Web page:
'Pure destruction': Officials give preliminary tornado damage re - WALB.com, South Georgia News, Weather, Sports

'Pure destruction': Officials give preliminary tornado damage reports in Albany

A tornado blew through Albany & Dougherty County Sunday afternoon. (Source: WALB) A tornado blew through Albany & Dougherty County Sunday afternoon. (Source: WALB)
Dougherty County EMA Director Ron Rowe briefed the media Sunday night on the tornado. (Source: WALB) Dougherty County EMA Director Ron Rowe briefed the media Sunday night on the tornado. (Source: WALB)
Commission Chairman Chris Cohilas stressed the importance of how officials will continue to respond. (Source: WALB) Commission Chairman Chris Cohilas stressed the importance of how officials will continue to respond. (Source: WALB)
ALBANY, GA (WALB) -

Dougherty County EMA Director Ron Rowe and Commission Chairman Chris Cohilas gave updates on the damage from three lines of storms that rolled through the area between Saturday morning and Sunday afternoon.

Rowe said they had a report of rotational wind Sunday afternoon that entered the area on the southwest side of Albany.

The storm went across the Albany Municipal Airport which sustained damage to the Georgia State Patrol hangar and the old maintenance hangar. The main terminal did not receive damage.

The tornado then headed to the east side of Albany.

The Marine Corps Logistics Base sustained damage as well, though the extent is unknown.

Tonight, Georgia State Patrol teams and GA Search & Rescue teams will go to Albany to go through devastated areas, attempting to locate and rescue people who might be trapped.

Rowe said they are in the preliminary stages of getting damage information. However, he did say that there is widespread destruction and the East Side has neighborhoods that are completely destroyed.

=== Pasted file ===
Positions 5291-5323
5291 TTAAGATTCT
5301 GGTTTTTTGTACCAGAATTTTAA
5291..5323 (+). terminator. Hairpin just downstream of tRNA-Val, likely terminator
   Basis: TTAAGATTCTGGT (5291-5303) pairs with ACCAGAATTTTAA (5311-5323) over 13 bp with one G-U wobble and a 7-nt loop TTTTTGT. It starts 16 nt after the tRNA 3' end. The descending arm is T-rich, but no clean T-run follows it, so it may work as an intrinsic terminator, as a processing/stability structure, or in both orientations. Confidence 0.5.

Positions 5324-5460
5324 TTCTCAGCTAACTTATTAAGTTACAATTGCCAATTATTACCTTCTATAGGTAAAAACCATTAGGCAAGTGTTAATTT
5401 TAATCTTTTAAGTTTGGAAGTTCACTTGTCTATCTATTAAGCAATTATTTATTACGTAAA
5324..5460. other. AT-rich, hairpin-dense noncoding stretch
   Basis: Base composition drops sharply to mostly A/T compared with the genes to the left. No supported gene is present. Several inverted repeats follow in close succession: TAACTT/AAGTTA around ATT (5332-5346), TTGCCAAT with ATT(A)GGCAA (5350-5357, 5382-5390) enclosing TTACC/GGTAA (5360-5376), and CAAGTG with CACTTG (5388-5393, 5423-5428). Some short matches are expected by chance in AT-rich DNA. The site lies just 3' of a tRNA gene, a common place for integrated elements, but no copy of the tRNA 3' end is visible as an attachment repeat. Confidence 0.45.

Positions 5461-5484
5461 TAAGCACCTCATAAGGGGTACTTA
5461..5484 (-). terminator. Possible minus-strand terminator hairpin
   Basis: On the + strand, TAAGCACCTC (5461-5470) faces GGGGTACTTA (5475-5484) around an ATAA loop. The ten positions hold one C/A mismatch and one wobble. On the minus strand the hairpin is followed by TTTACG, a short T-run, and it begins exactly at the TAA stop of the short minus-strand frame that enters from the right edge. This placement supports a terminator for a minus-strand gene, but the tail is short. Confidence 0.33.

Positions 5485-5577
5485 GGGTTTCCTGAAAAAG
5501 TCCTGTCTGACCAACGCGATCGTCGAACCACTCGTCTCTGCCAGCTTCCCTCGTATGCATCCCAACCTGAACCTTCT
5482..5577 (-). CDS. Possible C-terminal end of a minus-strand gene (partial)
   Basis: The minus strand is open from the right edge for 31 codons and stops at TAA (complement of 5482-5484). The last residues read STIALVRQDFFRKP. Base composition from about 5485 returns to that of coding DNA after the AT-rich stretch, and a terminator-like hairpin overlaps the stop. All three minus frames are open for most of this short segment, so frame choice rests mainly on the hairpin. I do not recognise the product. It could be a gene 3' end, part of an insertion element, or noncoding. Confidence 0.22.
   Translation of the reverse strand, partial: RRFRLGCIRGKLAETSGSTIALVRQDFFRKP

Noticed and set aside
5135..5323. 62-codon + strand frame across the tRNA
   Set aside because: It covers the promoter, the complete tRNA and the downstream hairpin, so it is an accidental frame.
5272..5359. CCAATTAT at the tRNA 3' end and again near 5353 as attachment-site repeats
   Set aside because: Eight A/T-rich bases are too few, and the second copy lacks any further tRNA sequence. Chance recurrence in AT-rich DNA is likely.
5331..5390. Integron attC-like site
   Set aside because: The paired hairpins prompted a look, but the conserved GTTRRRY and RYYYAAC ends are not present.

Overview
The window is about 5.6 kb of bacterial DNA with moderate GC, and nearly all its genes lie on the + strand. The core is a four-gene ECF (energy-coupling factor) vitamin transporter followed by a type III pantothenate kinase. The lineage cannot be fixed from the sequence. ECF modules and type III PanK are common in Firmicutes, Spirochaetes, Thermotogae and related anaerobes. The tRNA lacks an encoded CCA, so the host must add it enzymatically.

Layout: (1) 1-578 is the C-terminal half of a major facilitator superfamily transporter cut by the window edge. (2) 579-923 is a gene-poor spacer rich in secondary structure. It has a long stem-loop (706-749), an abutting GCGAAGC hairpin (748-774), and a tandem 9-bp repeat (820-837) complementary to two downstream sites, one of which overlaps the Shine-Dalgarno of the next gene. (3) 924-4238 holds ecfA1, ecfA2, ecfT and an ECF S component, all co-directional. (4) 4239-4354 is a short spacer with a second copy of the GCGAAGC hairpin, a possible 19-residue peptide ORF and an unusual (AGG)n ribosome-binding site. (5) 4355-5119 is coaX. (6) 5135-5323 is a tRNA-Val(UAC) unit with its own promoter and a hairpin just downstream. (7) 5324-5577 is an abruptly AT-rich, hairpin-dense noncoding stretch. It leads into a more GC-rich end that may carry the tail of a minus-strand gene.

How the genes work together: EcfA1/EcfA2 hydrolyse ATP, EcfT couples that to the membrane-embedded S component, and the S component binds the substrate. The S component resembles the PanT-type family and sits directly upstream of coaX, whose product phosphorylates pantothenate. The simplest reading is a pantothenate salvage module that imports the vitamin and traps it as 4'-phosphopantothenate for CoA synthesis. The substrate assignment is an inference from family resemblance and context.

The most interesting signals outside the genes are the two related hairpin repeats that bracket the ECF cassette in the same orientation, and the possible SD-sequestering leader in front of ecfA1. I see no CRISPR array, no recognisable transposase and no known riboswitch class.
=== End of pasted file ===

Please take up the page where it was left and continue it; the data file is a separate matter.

Emergency crews have been responding to affected areas by foot due to roads blocked by trees and structural debris.

Two fire stations were unable to respond after the storm because of the debris.

"There are no words to tell you how bad this is,” Rowe said. “It’s just tornadoes and pure destruction.”

They do not have a solid number of people injured or killed. The next several hours, if not more, will be focused on saving lives.

The county has set up phone lines for family members looking for loved ones to call. Those numbers are (229) 483-6201 or (229) 483-6203.

The Albany transit system is helping transport people out of effected areas. Those pickup locations are the U.S. Post Office on Mock Road, and the Harvey’s on Radium Springs Road.

Cohilas stressed the impact of this deadly storm hitting less than three weeks after straight-line winds blew through Albany on January 2.

Cohilas said the process to apply for FEMA funding from the January 2 storms is continuing. He has traveled to D.C. to try and get answers from area Congressman.

Officials said they will be working diligently overnight, and this will not be a short-term process.

"We're going to continue to work hard and work tirelessly whether we get additional help,” said Cohilas. "We are hurt right now, and we are strong. But, we need help."

Cohilas pointed out that Albany/Dougherty County sustained additional damage during a storm that hit the area in the early morning hours of Sunday.

He also urged people to use hashtags on social media so the extent of the damage can be seen not just in Georgia, but across the nation.

“We need citizens to continue to advocate for this community. Take to social media and use #HelpAlbany #AlbanyStrong,” said Cohilas. "We need to have one voice saying that we need help in Albany/Dougherty County."

Cohilas said that he walked on Holly Drive in Albany and called it “unfathomable,” saying a trailer park looks like it disintegrated.

If you’d like to donate, Cohilas and Rowe named two different ways to give monetary donations: unitedwayswga.org/help and sherwoodbaptist.net. Select “Albany Disaster Relief Fund” to donate.

The Albany Civic Center is now open as a shelter.

When going to shelters, you should bring meds, pillow, toiletries, blankets, and anything else you might need over a 72-hour period.

If you want to volunteer, you can call the Emergency Operations Center at the following numbers: (229) 483-6226; (229) 483-6227, and (229) 483-6228 and ask for the volunteer coordinator.

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